Educating for a Career in Cybersecurity


As part of raising awareness during National Cybersecurity Awareness Month (NCSAM), each week in October we will feature a topic centered around the theme “our shared responsibility.”  This week we feature the growing need for cybersecurity professionals, and how to promote cybersecurity as a career path.

There will be 3.5 million cybersecurity job openings by 2021.

A key risk to our economy and security continues to be the shortage of cybersecurity professionals to safeguard our ever-expanding cyber ecosystem. Raising the next generation of interested and capable cybersecurity professionals is a starting point to building stronger defenses. There are limitless opportunities to educate students of all ages – from high school into higher education and beyond – on the field of cybersecurity as they consider their options. In addition, veterans and individuals who are looking for a new career or reentering the workforce should explore the multitude of well-paying and rewarding jobs available.

Statistics: Building the Cybersecurity Workforce

  • Cybersecurity job forecasts have been unable to keep pace with the dramatic rise in cybercrime, which is predicted to cost the world $6 trillion annually by 2021, up from $3 trillion in 2015. [1.]
  • The Bureau of Labor Statistics predicts a steep 28% growth rate for cybersecurity positions between 2016 and 2026 — that’s 300% higher than the prediction for all occupations. Moreover, Cybersecurity Ventures predicts there will be 3.5 million cybersecurity job openings by 2021. [2.]
  • The median salary for information security analyst was $95,510 in 2017. That’s above the $84,580 average for other computer-related positions and well more than twice the national median salary for all U.S. jobs ($37,690). [3.]
  • 40% of millennials internationally say that their parents are a primary source for career advice and 57% of millennials are confident in their parents’ ability to guide them in pursuing a cybersecurity career.  [4.]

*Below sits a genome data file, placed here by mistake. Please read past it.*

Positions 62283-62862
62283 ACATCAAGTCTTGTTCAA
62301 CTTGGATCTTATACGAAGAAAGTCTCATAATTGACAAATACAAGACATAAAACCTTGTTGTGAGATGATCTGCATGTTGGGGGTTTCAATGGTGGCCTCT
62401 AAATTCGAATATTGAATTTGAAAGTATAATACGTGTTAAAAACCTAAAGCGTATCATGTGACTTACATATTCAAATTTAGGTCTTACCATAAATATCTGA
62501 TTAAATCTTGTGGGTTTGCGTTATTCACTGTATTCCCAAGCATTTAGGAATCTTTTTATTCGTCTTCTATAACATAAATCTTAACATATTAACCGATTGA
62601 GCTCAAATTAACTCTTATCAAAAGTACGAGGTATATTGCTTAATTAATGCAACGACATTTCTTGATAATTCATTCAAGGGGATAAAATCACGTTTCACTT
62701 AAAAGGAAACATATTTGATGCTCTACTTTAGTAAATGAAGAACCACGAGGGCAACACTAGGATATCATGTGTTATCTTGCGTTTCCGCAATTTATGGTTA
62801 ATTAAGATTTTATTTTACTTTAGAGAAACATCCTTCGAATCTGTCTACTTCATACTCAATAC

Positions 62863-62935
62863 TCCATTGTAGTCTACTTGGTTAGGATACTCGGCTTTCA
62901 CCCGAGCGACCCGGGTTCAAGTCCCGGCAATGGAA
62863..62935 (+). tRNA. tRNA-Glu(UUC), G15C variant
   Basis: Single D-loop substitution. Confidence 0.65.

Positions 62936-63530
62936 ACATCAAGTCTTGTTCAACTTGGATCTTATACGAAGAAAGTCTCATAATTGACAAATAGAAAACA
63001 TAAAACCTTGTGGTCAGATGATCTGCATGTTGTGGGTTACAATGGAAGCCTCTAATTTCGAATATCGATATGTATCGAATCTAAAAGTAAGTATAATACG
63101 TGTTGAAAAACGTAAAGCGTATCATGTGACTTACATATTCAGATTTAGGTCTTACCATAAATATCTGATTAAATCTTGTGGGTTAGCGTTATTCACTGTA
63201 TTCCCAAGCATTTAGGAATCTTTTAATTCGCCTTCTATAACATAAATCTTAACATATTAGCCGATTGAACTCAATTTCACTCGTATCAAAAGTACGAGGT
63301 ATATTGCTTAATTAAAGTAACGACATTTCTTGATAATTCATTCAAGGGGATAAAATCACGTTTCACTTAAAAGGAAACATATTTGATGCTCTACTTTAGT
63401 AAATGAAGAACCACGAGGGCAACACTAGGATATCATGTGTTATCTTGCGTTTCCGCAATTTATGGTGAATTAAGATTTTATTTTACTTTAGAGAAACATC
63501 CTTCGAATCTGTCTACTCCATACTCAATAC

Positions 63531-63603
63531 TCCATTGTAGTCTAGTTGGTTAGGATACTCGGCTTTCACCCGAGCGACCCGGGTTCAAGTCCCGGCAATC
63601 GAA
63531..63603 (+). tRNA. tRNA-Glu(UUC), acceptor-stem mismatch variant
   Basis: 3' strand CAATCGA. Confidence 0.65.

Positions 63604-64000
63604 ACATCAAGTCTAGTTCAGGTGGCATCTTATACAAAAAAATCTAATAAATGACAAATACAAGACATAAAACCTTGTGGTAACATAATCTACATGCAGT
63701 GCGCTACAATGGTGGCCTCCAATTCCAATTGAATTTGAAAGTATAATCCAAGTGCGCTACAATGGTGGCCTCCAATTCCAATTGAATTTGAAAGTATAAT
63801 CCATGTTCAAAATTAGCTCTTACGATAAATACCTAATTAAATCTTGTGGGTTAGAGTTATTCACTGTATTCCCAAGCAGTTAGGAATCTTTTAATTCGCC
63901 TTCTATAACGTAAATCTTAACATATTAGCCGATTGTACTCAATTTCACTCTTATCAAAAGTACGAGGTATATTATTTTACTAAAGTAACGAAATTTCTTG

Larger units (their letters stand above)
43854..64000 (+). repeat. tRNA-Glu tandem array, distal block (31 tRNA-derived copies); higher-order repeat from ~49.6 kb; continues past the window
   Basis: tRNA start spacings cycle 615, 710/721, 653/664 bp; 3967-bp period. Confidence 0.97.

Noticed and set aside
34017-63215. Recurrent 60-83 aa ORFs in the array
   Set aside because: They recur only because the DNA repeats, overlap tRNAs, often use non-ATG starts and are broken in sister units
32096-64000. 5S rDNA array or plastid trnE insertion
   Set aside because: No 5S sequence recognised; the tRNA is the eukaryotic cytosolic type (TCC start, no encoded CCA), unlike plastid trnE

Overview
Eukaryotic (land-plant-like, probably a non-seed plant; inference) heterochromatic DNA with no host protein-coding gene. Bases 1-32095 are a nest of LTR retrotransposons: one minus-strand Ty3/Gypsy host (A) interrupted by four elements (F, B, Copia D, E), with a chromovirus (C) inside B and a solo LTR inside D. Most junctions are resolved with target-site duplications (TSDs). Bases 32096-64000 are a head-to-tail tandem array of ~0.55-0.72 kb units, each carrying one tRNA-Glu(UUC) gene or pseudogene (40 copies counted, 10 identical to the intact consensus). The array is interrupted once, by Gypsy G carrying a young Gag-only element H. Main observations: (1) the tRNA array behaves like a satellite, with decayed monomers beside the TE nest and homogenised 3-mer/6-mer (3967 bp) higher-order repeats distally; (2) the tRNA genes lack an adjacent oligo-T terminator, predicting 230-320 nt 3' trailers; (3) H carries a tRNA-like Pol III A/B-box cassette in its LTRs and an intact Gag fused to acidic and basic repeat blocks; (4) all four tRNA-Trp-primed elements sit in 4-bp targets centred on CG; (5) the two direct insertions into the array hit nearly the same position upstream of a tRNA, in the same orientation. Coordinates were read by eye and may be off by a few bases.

• From 2013 to 2017, the number of U.S. teachers who talked to their students about cybersecurity careers tripled. [5.]

#CyberAware Tips for Parents, Teachers and Industry Professionals

Volunteer at school, an after-school program, Boys & Girls Club, or community workshops to teach kids about online safety and cybersecurity careers. Check out NCSA’s online safety resources for ideas on what topics to cover and materials you can use.

Expose students to opportunities in the field of cybersecurity by hosting an open house at your company to talk about what your cybersecurity department does.

Work with your schools or community-based organizations to create an internship program for hands-on learning.

Inspire students to learn about cybersecurity by mentoring a team in a cyber challenge or hosting events and after-school programs. Check out CyberPatriot, the national youth cyber education program created to inspire students toward careers in cybersecurity or other science, technology, engineering and mathematics (STEM) disciplines.

As a parent, learn about the “educational steps” to a career in cybersecurity and about community organizations that host cyber camps to educate kids about internet safety and security. Visit GenCyber for information on cyber camps held across the country. And check out NCSA’s Parent Primer for Guiding Kids to Careers in Cybersecurity.

Useful Resources:





[4.] Raytheon, Forcepoint and NCSA “Securing Our Future: Cybersecurity and the Millennial Workforce” survey


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